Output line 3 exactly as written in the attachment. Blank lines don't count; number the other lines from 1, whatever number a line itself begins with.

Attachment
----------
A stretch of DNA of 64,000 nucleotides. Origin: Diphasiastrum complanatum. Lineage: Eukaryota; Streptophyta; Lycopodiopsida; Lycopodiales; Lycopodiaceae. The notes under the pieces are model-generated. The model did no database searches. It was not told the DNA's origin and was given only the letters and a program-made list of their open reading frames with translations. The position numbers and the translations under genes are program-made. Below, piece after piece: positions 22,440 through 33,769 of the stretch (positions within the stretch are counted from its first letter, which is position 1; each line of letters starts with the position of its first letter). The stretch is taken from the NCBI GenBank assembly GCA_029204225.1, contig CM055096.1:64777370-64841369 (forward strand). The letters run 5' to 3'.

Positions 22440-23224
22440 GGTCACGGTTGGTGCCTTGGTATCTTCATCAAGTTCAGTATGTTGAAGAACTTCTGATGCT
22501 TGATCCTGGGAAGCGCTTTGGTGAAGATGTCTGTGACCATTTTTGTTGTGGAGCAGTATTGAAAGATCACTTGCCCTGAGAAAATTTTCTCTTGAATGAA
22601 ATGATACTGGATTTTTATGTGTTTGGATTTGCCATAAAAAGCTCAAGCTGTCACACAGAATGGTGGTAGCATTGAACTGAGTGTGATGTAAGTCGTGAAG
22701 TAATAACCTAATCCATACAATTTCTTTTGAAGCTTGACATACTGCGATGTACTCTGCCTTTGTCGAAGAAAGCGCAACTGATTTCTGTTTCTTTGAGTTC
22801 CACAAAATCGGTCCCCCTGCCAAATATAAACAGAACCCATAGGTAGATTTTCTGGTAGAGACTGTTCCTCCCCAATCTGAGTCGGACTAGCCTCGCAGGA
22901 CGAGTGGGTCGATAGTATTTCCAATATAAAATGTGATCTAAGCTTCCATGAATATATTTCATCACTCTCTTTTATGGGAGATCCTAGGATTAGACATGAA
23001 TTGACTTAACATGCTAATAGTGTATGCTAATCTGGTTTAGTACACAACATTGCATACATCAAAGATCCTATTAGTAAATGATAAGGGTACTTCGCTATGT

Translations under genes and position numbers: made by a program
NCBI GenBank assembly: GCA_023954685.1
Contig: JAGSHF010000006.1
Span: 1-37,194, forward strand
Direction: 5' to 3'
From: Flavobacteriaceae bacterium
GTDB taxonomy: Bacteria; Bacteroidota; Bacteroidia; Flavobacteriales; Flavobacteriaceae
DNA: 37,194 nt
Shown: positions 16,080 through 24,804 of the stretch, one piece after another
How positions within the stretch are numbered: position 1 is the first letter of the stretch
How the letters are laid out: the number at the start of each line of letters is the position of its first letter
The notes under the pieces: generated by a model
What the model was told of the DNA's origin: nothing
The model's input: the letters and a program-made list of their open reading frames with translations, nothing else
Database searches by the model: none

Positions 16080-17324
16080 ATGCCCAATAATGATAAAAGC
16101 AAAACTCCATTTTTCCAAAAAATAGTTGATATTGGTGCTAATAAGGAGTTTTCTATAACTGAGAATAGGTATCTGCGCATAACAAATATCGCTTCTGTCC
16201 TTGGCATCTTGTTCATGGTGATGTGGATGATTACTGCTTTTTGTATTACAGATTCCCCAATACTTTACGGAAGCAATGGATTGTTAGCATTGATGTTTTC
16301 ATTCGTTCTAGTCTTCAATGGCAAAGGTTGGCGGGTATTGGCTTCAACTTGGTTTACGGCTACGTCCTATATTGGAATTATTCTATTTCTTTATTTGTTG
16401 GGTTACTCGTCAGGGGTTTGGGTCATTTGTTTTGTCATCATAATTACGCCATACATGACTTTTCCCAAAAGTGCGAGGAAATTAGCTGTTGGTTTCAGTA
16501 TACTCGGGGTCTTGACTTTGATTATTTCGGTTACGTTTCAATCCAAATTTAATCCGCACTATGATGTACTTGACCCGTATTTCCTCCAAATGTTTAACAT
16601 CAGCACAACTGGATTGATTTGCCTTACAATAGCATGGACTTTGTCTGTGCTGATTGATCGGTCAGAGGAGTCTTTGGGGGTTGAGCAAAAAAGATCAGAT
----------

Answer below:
22440 GGTCACGGTTGGTGCCTTGGTATCTTCATCAAGTTCAGTATGTTGAAGAACTTCTGATGCT